That’s because I don’t always want to study. And if I have an hour project glaring at me, it’s likely I will ignore it. Yet, five minutes of a mildly annoying task is something I can manage because I know there’s a reward at the end. That’s right. My pretty purple star!
And this little trick gets me hours of study time that I didn’t even know I could do. For example, I’ll start the Spanish Uncovered course with a 15-minute goal. Before you know it, 30 minutes have gone by because I ended up having fun with the exercises.
My Thoughts on the Spanish Resources I’m Using
I talked about my tools in depth in my last article. Here are a few that are standing out thus far.
- Fi3M Challenge is my favorite tool by far. The community keeps me on track. My Fi3M Challenge buds help pick me up when I’m feeling low. My dream team teaches me new words every week. The Fi3M Challenge Spanish course is helping me prioritize what I want to learn to say. I even found a spectacular tutor in the online forum.
- LingQ makes listening comprehension easy to practice. One downside, I am now the world’s loudest dishwasher because I use earbuds. I am not kidding. It’s scary loud. Another listening comprehension option is Innovative Languages. I use FrenchPod101 a great deal when I’m studying my other language, French.
- Spanish Uncovered is intense but the payoff is big. I’m two chapters into the story. Who knew I would enjoy grammar exercises? I find myself doing grammar to relax at night. Strange but true.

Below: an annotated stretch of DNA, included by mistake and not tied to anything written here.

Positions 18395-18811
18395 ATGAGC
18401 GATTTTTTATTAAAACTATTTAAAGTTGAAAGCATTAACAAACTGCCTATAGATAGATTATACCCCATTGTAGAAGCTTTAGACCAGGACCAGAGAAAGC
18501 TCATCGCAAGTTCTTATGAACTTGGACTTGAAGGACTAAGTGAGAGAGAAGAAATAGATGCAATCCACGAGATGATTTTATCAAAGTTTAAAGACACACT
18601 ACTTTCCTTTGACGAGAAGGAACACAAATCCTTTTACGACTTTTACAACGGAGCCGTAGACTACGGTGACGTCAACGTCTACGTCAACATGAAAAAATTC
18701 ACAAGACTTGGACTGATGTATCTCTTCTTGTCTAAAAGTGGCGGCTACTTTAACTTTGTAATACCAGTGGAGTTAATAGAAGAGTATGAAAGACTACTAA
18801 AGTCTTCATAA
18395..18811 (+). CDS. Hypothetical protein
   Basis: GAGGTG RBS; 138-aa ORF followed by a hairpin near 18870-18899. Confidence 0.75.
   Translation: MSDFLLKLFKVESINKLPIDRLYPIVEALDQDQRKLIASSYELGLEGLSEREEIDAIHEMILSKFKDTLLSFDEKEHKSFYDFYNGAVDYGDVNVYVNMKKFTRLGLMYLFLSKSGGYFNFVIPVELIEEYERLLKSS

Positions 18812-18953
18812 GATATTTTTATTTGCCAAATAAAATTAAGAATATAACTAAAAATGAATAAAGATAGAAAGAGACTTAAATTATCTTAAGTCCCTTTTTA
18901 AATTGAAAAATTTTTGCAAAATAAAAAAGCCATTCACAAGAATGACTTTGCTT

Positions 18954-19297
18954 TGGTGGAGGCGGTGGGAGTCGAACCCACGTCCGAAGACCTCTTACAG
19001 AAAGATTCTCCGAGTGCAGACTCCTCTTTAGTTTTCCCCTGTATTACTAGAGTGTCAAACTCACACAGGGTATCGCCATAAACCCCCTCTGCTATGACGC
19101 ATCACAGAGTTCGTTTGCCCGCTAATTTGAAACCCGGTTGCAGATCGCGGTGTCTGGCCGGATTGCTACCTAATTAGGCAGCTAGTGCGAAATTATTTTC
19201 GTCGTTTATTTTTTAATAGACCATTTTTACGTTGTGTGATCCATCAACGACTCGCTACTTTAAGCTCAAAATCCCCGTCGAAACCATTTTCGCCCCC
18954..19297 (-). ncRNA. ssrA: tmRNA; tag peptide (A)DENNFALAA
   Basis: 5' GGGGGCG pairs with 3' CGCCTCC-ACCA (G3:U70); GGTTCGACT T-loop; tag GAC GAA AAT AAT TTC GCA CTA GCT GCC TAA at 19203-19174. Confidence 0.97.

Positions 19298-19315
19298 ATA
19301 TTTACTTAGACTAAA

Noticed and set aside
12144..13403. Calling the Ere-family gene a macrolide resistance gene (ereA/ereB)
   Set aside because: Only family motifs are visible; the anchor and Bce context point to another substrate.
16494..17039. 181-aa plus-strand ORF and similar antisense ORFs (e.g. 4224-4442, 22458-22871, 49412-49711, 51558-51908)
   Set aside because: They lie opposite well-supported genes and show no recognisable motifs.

- italki I upped my lessons to two or three per week. Why? Spanish lessons are way less expensive than French lessons. Because of this, I have a little extra room in my budget. I have three tutors that I work with regularly. I speak with Emanuel two times per week and Fabian once per week. Frank is my substitute tutor when the other two are not available.
What Has Surprised Me in My First Week of Learning Spanish?
During my first week of learning Spanish, I’ve noticed a few personal insights that I thought I’d share with you.
- My preferences for TV shows are changing. Before language learning, nature documentaries were my favorite vegetable-inducing programs. However, there’s too much dialogue to hold my interest as a beginner Spanish student. Imagine my shock when I discovered that action shows are my go-to in my target language. Why? Because the plot is easy to follow and there’s less talking. Thanks, Umbrella Academy!
- Give me a good book in my native language and I’m happy for hours. Give me a good book in Spanish and I can only do a few minutes of reading at a time. Short bursts of my target language works better for me than marathon sessions.
- I have trouble reading something while listening. I do that in very short bursts, too. Maybe only two minutes per day of listening while reading but every little bit counts.
- I didn't realize how much moving my body while listening helps me. My concentration floats in and out. But the resistance is way less.
- I’m older. Hopefully a bit wiser. I’ve experienced massive amounts of meditation in the past decade. And yet, I’m still impatient. Thank goodness my meditation practice includes self-compassion, huh?
That’s It for Now! More Spanish Updates from Me Very Soon
That’s about it for my first week of Spanish. Thanks for joining me in the recap. I hope you found this article helpful.
In my next post, I’ll share about the first 30 days of my Spanish mission. The honeymoon is over, friends! Laundry and dusting need to be done.
I’ll also be giving you a sneak peek at my progress with a Day 30 video. You don’t want to miss all the riveting thinking sounds I make. My thrilling search for words on the ceiling is equally impressive.
Wishing each and everyone one of you happy language learning!